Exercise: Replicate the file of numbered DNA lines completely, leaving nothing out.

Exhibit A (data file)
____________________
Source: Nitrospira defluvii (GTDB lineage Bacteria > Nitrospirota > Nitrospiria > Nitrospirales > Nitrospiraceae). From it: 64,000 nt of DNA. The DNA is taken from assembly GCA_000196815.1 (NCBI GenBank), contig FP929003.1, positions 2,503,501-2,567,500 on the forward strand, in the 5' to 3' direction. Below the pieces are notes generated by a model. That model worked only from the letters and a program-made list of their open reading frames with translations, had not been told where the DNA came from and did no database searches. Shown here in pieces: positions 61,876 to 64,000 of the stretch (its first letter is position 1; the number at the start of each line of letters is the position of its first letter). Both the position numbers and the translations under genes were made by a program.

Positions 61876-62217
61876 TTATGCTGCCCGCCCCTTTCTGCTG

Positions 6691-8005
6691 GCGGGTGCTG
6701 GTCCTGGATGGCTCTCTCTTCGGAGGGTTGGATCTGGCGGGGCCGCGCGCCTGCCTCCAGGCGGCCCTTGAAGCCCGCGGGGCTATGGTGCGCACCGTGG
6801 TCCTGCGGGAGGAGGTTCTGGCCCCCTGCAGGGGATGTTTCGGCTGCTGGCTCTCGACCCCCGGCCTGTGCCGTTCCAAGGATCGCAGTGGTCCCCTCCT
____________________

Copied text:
Source: Nitrospira defluvii (GTDB lineage Bacteria > Nitrospirota > Nitrospiria > Nitrospirales > Nitrospiraceae). From it: 64,000 nt of DNA. The DNA is taken from assembly GCA_000196815.1 (NCBI GenBank), contig FP929003.1, positions 2,503,501-2,567,500 on the forward strand, in the 5' to 3' direction. Below the pieces are notes generated by a model. That model worked only from the letters and a program-made list of their open reading frames with translations, had not been told where the DNA came from and did no database searches. Shown here in pieces: positions 61,876 to 64,000 of the stretch (its first letter is position 1; the number at the start of each line of letters is the position of its first letter). Both the position numbers and the translations under genes were made by a program.

Positions 61876-62217
61876 TTATGCTGCCCGCCCCTTTCTGCTG

Positions 6691-8005
6691 GCGGGTGCTG
6701 GTCCTGGATGGCTCTCTCTTCGGAGGGTTGGATCTGGCGGGGCCGCGCGCCTGCCTCCAGGCGGCCCTTGAAGCCCGCGGGGCTATGGTGCGCACCGTGG
6801 TCCTGCGGGAGGAGGTTCTGGCCCCCTGCAGGGGATGTTTCGGCTGCTGGCTCTCGACCCCCGGCCTGTGCCGTTCCAAGGATCGCAGTGGTCCCCTCCT